Translation, Migration, & Gender in the Americas, the Transatlantic, & the Transpacific
5-8 Jul 2017 Bordeaux (France)

Participants > Panelists > Rich Charlotte

Wednesday 5
A8- Crossing Borders between the Arts II
Mathieu Duplay (Université Paris Diderot, France)
› 14:30 - 14:45 (15min)
› I009
‘Whole New Worlds of Art': Save Me the Waltz (1932), Interwar Paris, and the Ballets Russes
Charlotte Rich  1  
1 : Eastern Kentucky University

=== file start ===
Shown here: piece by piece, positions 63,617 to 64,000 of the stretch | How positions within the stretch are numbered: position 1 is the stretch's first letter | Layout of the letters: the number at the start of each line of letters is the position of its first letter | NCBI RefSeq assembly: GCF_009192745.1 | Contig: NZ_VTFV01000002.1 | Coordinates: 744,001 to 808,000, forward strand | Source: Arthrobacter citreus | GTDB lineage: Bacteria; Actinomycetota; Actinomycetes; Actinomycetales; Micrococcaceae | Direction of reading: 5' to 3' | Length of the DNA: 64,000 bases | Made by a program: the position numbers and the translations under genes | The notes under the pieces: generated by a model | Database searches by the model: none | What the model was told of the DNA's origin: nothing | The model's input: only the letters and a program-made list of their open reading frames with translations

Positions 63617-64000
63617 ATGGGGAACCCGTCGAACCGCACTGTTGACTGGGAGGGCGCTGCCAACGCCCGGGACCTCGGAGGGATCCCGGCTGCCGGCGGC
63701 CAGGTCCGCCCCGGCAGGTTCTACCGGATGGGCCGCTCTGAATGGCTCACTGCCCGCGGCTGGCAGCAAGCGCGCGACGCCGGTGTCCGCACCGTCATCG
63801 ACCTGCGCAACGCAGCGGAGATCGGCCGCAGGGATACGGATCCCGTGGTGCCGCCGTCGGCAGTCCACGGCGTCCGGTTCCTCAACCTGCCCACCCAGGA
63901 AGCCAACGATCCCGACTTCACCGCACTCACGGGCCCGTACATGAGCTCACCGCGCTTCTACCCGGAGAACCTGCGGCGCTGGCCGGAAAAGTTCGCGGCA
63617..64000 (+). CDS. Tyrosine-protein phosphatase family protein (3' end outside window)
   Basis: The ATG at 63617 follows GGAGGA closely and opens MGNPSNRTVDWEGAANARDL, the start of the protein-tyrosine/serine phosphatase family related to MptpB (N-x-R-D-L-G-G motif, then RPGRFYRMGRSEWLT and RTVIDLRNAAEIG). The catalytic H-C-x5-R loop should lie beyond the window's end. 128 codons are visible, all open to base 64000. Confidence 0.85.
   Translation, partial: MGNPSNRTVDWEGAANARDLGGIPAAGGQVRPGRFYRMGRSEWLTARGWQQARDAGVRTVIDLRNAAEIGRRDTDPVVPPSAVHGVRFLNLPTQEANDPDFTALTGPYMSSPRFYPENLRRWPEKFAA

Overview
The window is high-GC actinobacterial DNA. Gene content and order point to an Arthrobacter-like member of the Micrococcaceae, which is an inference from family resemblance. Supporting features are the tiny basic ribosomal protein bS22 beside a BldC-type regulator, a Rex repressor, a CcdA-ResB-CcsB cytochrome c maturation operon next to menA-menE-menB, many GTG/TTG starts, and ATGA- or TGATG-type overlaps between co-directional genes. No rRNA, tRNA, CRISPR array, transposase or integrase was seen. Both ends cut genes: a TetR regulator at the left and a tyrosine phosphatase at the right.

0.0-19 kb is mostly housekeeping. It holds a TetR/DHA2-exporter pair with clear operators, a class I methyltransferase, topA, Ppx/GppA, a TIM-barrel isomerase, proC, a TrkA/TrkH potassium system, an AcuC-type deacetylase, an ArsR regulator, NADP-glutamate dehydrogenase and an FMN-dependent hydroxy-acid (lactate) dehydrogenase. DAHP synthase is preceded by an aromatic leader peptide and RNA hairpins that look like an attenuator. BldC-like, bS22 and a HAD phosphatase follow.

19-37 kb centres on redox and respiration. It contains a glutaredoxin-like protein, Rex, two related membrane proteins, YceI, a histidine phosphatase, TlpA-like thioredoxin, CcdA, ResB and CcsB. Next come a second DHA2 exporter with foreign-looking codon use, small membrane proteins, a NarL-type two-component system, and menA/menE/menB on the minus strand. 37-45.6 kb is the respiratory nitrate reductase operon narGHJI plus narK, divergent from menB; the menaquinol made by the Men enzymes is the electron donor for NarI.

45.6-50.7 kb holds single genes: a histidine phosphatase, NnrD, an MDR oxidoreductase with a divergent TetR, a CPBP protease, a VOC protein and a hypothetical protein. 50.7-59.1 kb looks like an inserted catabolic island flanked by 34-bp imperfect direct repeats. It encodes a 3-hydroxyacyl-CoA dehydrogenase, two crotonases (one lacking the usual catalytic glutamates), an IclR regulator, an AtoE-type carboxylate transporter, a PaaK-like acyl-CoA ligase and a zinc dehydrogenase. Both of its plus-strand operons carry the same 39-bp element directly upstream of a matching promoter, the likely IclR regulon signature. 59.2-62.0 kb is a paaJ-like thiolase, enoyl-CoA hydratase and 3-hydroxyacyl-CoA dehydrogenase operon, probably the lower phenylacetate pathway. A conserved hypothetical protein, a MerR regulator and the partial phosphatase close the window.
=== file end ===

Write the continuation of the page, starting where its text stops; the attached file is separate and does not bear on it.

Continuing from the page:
Scholarly discussion of Zelda Fitzgerald's novel Save Me the Waltz has tended to focus on autobiographical connections, feminist approaches, or its treatment of similar material to her husband's work Tender as the Night (1934). The novel has generally been seen as a lesser contribution to the genre of Lost Generation fiction set in Paris in the 1920s alongside the works of F. Scott Fitzgerald and Ernest Hemingway. However, a closer inspection reveals its illuminating portrait of a key area of synergy in the arts in Paris during the interwar years: ballet. Paris was the epicenter of evolution in the world of dance, and the Ballets Russes, based there along with other companies, was arguably the most influential movement in dance in the 20th century, featuring innovative collaborations between dancers including Anna Pavlova, Vaslav Nijinsky, and Serge Lifar, choreographers including Nijinksy, Bronislava Nijinska, and George Balanchine, visual artists including Pablo Picasso, Georges Braque, and Marie Laurencin, and musical composers including Igor Stravinksy, Erik Satie, and Francis Poulenc. Throughout the semi-autobiographical narrative of expatriate Alabama Beggs's dream of joining the Ballets Russes and her study of ballet with a Russian teacher, Zelda Fitzgerald's lyrical prose brims with allusions to important figures and happenings in the European ballet world at that time. These allusions, precisely dating the novel's action, place her heroine at the center of ballet's role in the flowering of modern art. In this sense, Save Me the Waltz provides a unique window into the artistic ferment of Lost Generation Paris that has not been previously recognized, and asks us to reconsider our hierarchies of literary value in understanding this period.


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